• I wanted the mare to be ready for me to show in the reining derby classes by next year at the latest.
  • I wanted the mare to be bay.

OK, I know that last one is kind of ridiculous.  I have been riding and showing horses for many years, and another great saying I learned in the jumping horse world is this:

The prettiest color of horse is the one you win on.  Period.  Color selection has absolutely no place in the choosing of a horse.  Nuf said.

But I had waited seven years to have a show horse again, and I wanted to love everything about her, so I kept that last parameter in the back of my mind.

My friends encouraged me to add another requirement:

  • The mare should be bred like a cow horse and preferably have some training on cattle.

That parameter I ruled out completely.  No way, I said, was I ever going to show in a reined cow horse event again.  I had no interest in going back to the boxing class after spending two years going down the fence, and after my accident I was certain I didn’t have the physical capability, let alone the mental fortitude to ever consider another fence run.  I was looking for a straight reiner.  Period.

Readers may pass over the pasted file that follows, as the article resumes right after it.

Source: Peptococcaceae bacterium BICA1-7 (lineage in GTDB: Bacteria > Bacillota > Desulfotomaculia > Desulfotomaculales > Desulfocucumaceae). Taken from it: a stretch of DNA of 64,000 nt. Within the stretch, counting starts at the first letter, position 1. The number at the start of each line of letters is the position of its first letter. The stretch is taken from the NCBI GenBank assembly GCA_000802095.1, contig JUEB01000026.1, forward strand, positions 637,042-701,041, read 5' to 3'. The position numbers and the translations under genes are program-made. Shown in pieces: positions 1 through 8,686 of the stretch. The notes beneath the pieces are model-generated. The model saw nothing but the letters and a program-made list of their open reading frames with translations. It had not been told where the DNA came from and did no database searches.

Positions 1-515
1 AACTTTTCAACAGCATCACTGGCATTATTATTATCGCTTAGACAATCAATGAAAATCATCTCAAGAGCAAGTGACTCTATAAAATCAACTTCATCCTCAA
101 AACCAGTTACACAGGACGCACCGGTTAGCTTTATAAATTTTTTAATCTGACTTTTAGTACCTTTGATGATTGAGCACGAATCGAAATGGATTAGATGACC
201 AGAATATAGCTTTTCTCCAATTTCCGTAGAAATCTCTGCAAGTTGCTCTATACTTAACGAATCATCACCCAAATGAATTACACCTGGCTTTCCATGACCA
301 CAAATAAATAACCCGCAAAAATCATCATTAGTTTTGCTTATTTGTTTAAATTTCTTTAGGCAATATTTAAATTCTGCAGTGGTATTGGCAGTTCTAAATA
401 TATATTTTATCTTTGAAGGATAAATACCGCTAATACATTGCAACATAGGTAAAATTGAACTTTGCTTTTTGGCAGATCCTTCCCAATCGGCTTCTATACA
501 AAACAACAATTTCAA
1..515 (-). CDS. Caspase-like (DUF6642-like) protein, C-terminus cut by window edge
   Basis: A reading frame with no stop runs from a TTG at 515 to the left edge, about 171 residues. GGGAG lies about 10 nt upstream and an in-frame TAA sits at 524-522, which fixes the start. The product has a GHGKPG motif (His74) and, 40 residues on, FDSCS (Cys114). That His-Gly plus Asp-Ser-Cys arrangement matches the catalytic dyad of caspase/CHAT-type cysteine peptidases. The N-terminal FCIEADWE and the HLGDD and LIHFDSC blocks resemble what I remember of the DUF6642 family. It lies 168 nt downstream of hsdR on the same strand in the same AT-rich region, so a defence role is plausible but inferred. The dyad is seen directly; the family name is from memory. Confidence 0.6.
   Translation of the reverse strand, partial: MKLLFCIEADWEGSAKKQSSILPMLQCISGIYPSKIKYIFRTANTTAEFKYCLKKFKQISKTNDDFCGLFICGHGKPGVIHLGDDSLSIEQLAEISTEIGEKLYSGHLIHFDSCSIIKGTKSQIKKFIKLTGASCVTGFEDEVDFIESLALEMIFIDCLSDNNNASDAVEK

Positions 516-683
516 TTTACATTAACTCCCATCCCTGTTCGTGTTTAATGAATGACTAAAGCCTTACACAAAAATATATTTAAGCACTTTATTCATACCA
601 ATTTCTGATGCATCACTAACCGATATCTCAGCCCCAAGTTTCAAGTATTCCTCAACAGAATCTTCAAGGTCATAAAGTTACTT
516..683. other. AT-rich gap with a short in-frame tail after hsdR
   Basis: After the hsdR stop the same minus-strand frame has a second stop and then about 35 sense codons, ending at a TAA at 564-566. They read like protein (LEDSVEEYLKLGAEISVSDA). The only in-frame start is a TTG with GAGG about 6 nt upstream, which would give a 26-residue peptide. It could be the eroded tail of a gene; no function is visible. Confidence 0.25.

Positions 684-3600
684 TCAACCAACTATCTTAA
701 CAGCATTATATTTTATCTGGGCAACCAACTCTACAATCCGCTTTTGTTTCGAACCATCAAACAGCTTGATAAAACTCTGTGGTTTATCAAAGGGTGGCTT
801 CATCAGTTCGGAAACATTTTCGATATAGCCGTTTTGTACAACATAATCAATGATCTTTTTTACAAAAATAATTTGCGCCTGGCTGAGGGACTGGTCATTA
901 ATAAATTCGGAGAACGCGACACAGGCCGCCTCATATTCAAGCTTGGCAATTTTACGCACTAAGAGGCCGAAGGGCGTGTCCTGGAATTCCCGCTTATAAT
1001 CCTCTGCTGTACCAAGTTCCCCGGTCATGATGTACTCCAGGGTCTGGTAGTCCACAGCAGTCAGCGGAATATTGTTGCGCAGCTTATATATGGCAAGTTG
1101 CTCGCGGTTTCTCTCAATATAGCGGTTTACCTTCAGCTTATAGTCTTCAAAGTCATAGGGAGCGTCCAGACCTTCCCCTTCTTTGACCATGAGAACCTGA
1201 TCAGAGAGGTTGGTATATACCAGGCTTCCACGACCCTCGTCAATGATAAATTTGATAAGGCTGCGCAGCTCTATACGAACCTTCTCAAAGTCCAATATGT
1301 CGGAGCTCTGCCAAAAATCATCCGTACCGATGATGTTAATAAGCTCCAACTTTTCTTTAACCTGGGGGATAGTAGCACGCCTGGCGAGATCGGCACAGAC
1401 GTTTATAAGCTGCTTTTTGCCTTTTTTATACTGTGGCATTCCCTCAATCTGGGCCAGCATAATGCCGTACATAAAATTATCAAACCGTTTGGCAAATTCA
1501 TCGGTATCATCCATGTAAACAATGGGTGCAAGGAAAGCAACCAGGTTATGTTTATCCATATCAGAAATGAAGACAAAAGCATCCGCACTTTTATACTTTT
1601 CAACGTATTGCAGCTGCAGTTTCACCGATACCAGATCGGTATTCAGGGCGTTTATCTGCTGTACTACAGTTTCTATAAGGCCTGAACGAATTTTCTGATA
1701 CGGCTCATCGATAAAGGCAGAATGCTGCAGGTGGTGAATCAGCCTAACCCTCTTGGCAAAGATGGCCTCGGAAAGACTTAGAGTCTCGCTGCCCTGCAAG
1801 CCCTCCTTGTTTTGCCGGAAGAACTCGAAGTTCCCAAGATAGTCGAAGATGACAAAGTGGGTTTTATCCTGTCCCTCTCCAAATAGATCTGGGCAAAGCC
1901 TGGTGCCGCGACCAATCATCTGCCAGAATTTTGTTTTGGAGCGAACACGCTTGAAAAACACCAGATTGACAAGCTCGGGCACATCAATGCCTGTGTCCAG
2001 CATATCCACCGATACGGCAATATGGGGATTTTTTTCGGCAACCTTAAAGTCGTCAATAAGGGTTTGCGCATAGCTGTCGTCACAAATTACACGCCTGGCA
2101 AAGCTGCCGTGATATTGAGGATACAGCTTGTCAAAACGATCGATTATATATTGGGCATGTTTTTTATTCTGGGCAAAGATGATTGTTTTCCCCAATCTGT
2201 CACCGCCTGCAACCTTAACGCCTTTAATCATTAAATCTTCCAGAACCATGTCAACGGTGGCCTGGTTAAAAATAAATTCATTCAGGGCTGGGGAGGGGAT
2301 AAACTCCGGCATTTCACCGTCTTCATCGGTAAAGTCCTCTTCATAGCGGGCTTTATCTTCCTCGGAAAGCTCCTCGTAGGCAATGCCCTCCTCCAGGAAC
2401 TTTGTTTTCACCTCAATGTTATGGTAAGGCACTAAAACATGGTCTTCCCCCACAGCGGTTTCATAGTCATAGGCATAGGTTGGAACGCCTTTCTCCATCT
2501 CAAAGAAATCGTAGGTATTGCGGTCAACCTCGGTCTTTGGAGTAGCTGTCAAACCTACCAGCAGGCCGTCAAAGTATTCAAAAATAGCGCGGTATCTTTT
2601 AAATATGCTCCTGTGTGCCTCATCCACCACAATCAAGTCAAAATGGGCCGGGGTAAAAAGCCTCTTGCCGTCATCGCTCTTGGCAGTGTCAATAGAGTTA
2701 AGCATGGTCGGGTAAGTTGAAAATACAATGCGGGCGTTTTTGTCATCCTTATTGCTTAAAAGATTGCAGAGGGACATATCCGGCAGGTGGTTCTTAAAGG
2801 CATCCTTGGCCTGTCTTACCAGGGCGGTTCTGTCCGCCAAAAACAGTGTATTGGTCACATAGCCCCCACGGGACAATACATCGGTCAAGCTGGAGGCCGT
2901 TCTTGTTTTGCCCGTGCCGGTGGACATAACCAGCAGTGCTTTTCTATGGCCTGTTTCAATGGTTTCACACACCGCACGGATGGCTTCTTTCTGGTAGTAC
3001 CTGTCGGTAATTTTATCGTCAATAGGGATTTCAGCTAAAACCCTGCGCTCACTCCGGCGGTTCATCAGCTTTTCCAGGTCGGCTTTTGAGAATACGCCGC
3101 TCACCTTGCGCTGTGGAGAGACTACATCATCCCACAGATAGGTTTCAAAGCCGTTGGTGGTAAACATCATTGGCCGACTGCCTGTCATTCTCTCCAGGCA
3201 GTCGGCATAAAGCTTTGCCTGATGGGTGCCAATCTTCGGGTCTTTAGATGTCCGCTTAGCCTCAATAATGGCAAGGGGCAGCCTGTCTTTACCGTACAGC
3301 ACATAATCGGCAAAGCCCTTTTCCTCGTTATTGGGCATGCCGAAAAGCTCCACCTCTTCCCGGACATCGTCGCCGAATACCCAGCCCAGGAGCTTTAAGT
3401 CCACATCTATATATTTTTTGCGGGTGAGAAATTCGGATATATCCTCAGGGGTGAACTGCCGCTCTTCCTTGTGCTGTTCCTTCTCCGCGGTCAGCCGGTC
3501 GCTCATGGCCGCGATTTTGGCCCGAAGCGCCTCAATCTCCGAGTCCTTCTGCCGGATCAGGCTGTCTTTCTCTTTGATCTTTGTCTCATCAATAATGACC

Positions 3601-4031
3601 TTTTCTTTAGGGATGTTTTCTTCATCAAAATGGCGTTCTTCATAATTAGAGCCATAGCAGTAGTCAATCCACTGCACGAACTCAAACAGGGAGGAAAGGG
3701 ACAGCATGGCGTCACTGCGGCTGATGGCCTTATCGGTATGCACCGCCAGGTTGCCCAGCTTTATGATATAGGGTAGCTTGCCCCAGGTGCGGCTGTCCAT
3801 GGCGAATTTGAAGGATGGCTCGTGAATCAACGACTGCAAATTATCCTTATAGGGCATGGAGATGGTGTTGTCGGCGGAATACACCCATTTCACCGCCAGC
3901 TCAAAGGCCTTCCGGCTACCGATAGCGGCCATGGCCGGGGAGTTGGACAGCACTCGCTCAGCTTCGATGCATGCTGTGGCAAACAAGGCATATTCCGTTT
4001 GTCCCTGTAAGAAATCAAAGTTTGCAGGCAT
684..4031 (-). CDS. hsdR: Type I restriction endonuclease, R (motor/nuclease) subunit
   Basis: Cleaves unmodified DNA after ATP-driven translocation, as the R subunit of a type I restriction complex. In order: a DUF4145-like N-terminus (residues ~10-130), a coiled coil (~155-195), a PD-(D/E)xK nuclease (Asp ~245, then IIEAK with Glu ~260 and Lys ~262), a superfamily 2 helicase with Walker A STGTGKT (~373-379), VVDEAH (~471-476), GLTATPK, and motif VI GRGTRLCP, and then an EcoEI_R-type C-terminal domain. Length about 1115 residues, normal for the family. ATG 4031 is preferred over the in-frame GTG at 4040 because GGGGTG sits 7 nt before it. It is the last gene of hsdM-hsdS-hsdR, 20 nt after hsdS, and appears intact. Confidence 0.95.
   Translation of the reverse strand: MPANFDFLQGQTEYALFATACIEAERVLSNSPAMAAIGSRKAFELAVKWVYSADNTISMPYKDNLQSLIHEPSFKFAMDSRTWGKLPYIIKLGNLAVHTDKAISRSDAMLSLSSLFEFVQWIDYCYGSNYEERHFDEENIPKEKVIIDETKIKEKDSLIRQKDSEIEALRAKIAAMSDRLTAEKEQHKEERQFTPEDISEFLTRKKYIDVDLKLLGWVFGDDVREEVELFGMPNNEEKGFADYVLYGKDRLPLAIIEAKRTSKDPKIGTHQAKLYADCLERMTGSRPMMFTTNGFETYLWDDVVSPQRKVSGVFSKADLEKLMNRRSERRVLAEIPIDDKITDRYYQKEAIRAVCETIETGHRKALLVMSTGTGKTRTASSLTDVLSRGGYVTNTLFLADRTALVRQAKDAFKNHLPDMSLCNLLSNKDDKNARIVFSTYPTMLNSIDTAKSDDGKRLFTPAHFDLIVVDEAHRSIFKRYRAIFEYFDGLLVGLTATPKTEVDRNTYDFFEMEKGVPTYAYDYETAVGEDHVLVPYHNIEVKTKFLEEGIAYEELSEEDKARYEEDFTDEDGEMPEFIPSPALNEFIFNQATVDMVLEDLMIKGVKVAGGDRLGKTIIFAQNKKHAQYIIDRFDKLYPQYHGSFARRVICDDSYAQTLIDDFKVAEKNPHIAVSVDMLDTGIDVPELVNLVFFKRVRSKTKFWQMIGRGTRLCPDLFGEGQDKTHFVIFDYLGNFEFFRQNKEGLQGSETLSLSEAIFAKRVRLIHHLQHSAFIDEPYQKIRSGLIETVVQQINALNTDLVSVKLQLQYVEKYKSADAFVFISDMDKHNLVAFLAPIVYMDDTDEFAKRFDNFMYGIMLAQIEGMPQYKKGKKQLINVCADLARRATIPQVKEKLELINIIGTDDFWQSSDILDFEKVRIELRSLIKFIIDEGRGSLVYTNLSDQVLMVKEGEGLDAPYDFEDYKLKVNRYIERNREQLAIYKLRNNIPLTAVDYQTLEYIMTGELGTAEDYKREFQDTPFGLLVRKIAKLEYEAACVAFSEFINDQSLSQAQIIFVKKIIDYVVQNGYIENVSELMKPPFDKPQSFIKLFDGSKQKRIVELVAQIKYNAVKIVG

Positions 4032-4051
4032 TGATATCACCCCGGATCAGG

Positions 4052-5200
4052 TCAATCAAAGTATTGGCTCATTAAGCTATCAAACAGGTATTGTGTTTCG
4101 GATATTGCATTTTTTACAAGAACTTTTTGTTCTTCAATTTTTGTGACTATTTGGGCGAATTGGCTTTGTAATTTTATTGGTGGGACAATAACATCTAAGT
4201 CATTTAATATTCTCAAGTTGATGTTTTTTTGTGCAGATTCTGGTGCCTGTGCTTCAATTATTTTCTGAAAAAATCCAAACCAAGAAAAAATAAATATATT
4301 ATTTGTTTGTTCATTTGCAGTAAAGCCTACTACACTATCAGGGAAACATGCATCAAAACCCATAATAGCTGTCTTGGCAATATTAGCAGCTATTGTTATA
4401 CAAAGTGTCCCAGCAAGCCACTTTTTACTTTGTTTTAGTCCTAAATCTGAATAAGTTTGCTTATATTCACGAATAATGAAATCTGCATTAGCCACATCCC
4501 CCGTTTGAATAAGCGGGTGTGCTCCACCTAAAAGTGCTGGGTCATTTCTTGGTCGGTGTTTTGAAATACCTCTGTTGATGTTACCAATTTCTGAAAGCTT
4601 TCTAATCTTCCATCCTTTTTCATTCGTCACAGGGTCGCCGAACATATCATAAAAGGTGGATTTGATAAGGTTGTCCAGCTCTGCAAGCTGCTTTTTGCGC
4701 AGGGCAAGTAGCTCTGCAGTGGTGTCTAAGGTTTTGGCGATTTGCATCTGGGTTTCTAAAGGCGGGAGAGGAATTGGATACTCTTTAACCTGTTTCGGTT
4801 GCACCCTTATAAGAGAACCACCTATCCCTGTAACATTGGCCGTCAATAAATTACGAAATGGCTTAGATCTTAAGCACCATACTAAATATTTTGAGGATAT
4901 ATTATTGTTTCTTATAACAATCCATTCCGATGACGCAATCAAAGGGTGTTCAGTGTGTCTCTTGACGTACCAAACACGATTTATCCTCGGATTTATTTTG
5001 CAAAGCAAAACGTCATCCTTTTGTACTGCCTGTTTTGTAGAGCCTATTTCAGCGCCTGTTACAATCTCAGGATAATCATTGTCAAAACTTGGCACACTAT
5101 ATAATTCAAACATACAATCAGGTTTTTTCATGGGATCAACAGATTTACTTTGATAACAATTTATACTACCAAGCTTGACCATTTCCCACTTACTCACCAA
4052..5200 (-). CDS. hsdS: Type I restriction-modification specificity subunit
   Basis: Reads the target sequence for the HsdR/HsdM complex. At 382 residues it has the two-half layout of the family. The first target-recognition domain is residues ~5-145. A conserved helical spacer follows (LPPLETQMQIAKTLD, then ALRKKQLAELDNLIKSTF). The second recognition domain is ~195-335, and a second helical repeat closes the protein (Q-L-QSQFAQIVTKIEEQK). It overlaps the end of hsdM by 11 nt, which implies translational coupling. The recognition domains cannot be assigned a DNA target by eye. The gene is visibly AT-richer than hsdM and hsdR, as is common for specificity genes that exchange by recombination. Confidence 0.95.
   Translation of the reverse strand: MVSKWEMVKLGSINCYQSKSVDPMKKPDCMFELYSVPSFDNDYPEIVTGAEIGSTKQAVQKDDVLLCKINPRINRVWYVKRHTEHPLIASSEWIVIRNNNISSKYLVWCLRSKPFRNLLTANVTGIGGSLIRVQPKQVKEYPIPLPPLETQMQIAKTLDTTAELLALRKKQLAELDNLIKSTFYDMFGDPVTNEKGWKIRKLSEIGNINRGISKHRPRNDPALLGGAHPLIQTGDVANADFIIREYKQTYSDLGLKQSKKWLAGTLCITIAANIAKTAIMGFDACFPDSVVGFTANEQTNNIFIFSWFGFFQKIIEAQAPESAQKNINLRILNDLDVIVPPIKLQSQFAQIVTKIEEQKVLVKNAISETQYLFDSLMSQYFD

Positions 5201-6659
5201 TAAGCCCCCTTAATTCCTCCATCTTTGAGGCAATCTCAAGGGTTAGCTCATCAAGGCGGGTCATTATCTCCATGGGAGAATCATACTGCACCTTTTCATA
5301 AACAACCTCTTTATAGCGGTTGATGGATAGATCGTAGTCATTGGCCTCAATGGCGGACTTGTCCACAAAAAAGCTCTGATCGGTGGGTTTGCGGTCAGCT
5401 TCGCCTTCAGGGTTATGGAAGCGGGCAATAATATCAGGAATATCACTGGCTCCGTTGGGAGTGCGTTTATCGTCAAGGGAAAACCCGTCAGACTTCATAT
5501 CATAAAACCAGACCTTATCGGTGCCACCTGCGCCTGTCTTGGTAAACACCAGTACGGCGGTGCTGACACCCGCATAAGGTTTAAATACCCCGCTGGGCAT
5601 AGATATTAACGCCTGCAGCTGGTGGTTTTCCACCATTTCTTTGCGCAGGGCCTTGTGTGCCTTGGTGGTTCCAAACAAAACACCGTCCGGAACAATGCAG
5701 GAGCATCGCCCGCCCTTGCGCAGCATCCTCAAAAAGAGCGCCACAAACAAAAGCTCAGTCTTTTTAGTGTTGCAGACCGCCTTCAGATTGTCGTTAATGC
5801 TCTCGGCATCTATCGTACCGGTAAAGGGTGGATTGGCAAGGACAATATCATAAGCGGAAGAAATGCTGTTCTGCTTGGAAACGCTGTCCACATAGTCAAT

With that in mind, I spoke with the trainer who was going to help us with our new project, and we made a plan to start looking for horses.  I told him what we wanted, but I did leave the “bay” part out of the equation.  I didn’t want to sound like a complete idiot.

Finding a kid-safe young horse is a difficult task.  I looked at dozens of horses on-line, and we called about several of them, but they weren’t temperamentally suitable.  I rode some in the trainer’s barn, but none of them were quite right.